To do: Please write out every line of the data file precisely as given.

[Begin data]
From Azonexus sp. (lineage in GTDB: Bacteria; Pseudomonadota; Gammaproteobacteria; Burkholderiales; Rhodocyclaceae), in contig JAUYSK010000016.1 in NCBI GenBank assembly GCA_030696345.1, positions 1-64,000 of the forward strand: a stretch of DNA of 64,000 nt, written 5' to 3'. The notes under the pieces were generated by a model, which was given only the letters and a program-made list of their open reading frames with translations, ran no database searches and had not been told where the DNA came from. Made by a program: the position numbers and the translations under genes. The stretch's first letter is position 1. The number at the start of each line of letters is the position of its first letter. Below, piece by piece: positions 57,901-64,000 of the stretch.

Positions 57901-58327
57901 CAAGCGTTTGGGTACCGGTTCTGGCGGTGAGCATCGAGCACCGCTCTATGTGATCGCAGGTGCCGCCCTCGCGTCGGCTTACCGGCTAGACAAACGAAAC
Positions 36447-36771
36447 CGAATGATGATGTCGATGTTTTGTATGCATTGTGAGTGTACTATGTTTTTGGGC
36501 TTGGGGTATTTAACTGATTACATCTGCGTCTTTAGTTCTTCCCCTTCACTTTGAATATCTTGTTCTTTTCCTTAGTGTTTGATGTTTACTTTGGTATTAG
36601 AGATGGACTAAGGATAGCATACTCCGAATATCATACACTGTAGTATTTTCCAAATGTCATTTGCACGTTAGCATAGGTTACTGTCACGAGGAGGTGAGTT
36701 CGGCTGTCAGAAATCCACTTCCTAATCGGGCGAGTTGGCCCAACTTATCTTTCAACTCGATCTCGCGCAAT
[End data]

From Azonexus sp. (lineage in GTDB: Bacteria; Pseudomonadota; Gammaproteobacteria; Burkholderiales; Rhodocyclaceae), in contig JAUYSK010000016.1 in NCBI GenBank assembly GCA_030696345.1, positions 1-64,000 of the forward strand: a stretch of DNA of 64,000 nt, written 5' to 3'. The notes under the pieces were generated by a model, which was given only the letters and a program-made list of their open reading frames with translations, ran no database searches and had not been told where the DNA came from. Made by a program: the position numbers and the translations under genes. The stretch's first letter is position 1. The number at the start of each line of letters is the position of its first letter. Below, piece by piece: positions 57,901-64,000 of the stretch.

Positions 57901-58327
57901 CAAGCGTTTGGGTACCGGTTCTGGCGGTGAGCATCGAGCACCGCTCTATGTGATCGCAGGTGCCGCCCTCGCGTCGGCTTACCGGCTAGACAAACGAAAC
Positions 36447-36771
36447 CGAATGATGATGTCGATGTTTTGTATGCATTGTGAGTGTACTATGTTTTTGGGC
36501 TTGGGGTATTTAACTGATTACATCTGCGTCTTTAGTTCTTCCCCTTCACTTTGAATATCTTGTTCTTTTCCTTAGTGTTTGATGTTTACTTTGGTATTAG
36601 AGATGGACTAAGGATAGCATACTCCGAATATCATACACTGTAGTATTTTCCAAATGTCATTTGCACGTTAGCATAGGTTACTGTCACGAGGAGGTGAGTT
36701 CGGCTGTCAGAAATCCACTTCCTAATCGGGCGAGTTGGCCCAACTTATCTTTCAACTCGATCTCGCGCAAT